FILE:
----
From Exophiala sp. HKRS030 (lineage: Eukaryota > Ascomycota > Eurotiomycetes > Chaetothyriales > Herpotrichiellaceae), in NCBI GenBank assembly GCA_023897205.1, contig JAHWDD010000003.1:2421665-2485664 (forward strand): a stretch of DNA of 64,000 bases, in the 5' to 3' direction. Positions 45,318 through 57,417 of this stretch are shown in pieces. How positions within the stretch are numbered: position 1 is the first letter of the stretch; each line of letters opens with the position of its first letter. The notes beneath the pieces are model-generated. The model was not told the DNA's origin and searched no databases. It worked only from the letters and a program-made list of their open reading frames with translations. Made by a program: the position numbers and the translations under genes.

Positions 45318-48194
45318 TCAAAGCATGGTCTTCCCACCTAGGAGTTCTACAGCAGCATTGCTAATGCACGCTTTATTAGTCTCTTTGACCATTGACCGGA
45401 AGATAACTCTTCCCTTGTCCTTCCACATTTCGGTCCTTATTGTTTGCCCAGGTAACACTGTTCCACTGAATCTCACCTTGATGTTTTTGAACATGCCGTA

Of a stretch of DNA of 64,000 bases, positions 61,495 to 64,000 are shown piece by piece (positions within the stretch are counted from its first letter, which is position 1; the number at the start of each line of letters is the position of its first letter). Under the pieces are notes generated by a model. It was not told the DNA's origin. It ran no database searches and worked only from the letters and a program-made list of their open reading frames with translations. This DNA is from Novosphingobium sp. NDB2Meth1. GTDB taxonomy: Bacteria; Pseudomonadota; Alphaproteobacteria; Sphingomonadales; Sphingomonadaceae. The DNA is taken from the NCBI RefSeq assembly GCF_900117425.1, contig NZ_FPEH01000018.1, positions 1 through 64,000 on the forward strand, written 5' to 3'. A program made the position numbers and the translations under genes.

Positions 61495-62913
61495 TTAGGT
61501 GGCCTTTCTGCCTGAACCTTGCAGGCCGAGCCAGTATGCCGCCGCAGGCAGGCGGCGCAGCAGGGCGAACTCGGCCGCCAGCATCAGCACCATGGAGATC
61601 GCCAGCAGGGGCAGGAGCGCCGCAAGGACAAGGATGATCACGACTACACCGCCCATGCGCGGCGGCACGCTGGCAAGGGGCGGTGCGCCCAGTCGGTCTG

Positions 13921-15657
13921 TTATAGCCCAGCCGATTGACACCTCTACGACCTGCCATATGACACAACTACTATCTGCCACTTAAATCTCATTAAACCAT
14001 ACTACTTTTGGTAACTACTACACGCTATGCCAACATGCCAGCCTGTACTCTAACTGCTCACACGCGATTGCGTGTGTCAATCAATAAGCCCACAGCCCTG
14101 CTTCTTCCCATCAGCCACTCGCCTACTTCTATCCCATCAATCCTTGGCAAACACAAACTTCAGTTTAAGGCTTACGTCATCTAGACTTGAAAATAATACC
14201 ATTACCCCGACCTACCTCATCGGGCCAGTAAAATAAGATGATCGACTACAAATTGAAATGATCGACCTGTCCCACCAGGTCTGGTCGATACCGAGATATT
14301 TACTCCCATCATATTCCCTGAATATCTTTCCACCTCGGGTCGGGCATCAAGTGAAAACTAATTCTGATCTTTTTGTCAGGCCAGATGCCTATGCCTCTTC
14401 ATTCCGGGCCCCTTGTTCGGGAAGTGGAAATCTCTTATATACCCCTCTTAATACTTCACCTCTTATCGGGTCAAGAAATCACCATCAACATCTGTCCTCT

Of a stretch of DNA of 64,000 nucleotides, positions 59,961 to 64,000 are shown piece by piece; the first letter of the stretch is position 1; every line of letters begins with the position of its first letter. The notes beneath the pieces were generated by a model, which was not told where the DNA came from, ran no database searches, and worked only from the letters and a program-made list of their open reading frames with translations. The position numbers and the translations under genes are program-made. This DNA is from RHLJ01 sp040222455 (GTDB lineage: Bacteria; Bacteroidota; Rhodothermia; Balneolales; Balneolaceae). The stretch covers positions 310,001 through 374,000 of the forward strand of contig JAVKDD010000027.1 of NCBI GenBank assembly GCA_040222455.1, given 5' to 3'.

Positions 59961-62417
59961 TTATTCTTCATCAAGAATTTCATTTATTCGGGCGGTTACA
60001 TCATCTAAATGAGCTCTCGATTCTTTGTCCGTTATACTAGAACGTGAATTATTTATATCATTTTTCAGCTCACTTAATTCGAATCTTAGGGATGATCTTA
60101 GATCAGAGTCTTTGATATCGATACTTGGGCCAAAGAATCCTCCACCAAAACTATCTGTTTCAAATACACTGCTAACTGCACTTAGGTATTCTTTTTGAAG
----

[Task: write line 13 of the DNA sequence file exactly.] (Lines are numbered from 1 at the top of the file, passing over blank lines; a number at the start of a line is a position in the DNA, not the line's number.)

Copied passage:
14101 CTTCTTCCCATCAGCCACTCGCCTACTTCTATCCCATCAATCCTTGGCAAACACAAACTTCAGTTTAAGGCTTACGTCATCTAGACTTGAAAATAATACC